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Theodore Roosevelt
In College
by Pearson, Edmund Lester

Roosevelt entered the Freshman class of Harvard University in 1876. It is worth while to remember that this man who became as much of a Westerner as an Easterner, who was understood and trusted by the people of the Western States, was born on the Atlantic coast and educated at a New England college.

The real American, if he was born in the East, does not talk with contempt about the West; if he is a Westerner he does not pretend that all the good in the world is on his side of the Mississippi. Nor, wherever he came from, does he try to keep up old quarrels between North and South. Theodore Roosevelt was an American, and admired by Americans everywhere. Foolish folk who talk about the "effete East," meaning that the East is worn out and corrupt, had best remember that Abraham Lincoln did not believe that when he sent his son to the same college which Theodore Roosevelt's father chose for him.

At Harvard he kept up his studies and interest in natural history. In the house where he lived he sometimes had a large, live turtle and two or three kinds of snakes. He went in to Boston and came back with a basket full of live lobsters, to the consternation of the other people in the horse-car. He held a high office in the Natural History Society, and took honors, when he graduated, in the subject. His father had encouraged his desire to be a professor of natural history, reminding him, however, that he must have no hopes of being a rich man. In the end he gave up this plan, not because it did not lead to money, for never in his life did he work to become wealthy, but because he disliked science as it was then taught. One of the bad things the German universities had done to the American colleges was to make them worship fussy detail, and so science had become a matter of microscopes and laboratories. The field-work of the naturalist was unknown or despised.

He took part in four or five kinds of athletics. He seems never to have played baseball, perhaps because of poor eyesight which made him wear glasses. But he practiced with a rifle, rowed and boxed, ran and wrestled. In his vacations he went hunting in Maine. Boxing was one of his favorite forms of sport,--for two reasons. He thought a boy or a man ought to be able to defend himself and others, and he enjoyed hard exercise.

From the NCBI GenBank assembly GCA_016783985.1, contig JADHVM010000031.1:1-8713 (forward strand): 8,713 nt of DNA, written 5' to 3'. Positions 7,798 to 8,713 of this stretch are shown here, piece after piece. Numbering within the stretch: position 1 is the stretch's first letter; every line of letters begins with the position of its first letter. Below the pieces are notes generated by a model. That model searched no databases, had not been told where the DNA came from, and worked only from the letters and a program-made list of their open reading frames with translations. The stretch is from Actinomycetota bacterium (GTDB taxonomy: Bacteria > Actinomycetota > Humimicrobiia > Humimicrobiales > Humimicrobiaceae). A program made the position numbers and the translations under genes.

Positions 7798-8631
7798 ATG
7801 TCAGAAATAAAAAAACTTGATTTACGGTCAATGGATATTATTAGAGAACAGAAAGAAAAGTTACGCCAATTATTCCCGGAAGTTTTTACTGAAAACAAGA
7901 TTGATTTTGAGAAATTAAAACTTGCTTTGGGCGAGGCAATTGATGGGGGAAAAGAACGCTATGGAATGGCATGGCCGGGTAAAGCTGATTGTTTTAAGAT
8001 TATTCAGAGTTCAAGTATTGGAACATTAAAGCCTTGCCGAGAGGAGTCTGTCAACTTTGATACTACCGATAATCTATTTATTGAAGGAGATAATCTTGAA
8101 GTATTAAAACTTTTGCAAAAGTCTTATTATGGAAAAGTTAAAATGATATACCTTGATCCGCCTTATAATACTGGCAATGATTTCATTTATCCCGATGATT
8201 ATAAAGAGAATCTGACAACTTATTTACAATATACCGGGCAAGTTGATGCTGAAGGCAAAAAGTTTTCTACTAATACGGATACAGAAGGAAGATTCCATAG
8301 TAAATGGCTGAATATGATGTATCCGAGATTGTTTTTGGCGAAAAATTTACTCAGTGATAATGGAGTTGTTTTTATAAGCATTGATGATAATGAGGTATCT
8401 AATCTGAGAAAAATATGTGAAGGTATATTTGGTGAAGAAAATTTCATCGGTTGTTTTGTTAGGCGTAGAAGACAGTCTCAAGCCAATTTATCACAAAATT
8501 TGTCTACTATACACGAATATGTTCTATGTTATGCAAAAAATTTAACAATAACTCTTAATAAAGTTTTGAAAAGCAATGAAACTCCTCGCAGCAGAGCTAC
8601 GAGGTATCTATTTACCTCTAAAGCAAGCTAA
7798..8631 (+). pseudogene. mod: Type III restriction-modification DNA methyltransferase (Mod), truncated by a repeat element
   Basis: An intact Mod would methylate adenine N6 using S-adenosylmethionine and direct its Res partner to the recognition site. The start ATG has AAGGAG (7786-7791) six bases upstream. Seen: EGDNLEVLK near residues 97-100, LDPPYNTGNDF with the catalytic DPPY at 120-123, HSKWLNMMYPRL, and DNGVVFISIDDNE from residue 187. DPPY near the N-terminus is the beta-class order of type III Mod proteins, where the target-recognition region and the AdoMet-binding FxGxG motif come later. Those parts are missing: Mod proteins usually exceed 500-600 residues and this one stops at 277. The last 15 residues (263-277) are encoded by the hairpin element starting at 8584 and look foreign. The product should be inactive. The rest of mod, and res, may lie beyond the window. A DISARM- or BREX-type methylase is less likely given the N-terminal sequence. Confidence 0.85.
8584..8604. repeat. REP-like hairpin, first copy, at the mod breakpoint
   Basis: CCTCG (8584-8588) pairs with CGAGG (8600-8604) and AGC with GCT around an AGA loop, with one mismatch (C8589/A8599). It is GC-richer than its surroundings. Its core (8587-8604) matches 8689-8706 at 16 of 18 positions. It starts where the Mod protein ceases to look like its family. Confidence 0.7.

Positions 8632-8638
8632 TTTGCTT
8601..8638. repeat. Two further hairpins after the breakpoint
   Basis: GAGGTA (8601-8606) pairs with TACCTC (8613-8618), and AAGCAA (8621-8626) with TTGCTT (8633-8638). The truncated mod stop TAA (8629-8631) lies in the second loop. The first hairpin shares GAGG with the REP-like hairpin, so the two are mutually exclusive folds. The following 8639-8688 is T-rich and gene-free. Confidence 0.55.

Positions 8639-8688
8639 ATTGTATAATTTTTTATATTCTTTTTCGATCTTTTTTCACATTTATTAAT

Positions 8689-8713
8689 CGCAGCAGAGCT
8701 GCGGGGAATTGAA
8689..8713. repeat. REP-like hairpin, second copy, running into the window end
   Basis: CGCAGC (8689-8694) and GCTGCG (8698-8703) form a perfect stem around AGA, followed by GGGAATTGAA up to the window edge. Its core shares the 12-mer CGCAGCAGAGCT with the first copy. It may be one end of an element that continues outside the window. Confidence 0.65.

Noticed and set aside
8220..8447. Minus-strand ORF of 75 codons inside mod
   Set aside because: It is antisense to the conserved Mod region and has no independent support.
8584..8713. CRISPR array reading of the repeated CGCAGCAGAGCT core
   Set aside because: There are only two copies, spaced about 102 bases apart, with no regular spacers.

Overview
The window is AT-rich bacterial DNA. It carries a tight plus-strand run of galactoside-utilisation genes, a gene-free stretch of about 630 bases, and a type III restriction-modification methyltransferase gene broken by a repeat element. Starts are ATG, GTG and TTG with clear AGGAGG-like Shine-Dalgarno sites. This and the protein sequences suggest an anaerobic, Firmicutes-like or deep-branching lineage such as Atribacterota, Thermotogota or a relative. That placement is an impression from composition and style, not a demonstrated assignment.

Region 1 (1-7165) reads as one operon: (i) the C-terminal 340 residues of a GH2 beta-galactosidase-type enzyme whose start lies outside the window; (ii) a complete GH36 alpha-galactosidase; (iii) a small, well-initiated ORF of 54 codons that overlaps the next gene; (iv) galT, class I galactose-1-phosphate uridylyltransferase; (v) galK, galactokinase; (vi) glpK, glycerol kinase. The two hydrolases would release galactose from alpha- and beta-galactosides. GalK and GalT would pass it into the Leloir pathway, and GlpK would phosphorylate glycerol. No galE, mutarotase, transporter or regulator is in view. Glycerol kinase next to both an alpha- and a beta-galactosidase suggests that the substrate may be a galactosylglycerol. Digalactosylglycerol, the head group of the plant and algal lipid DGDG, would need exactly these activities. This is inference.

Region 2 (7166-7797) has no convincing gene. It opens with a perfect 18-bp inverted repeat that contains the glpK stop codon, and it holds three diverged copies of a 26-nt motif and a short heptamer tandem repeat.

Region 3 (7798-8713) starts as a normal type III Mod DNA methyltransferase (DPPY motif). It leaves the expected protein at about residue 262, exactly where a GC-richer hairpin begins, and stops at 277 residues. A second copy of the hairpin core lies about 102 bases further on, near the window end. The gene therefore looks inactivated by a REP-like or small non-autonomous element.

It is important to know what he thought and did about self-defense and fighting. Many people dodge this, and other difficult subjects, when they are talking to boys. It was not Roosevelt's way to hide his thoughts in silence because of timidity, and then call his lack of action by some such fine name as "tact" or "discretion." When there was good reason for speaking out he always did so. Since a boy who is forever fighting is not only a nuisance, but usually a bully, some older folk go to the extreme and tell boys that all fighting is wrong.

Theodore Roosevelt did not believe it. When he was about fourteen, and riding in a stage-coach on the way to Moosehead Lake, two other boys in the coach began tormenting him. When he tried to fight them off, he found himself helpless. Either of them could handle him, could hit him and prevent him from hitting back. He decided that it was a matter of self-respect for a boy to know how to protect himself and he learned to box.

Speaking to boys he said later:

"One prime reason for abhorring cowards is because every good boy should have it in him to thrash the objectionable boy as the need arises."

And again:

"The very fact that the boy should be manly and able to hold his own, that he should be ashamed to submit to bullying, without instant retaliation, should in return, make him abhor any form of bullying, cruelty, or brutality."

[Footnote: These two quotations from essay called "The American Boy" in "The Strenuous Life," pp. 162, 164]

When he was teaching a Sunday School class in Cambridge, during his time at college, one of his pupils came in with a black eye. It turned out that another boy had teased and pinched the first boy's sister during church. Afterwards there had been a fight, and the one who tormented the little girl had been beaten, but he had given the brother a black eye.

"You did quite right," said Roosevelt to the brother and gave him a dollar.

But the deacons of the church did not approve, and Roosevelt soon went to another church.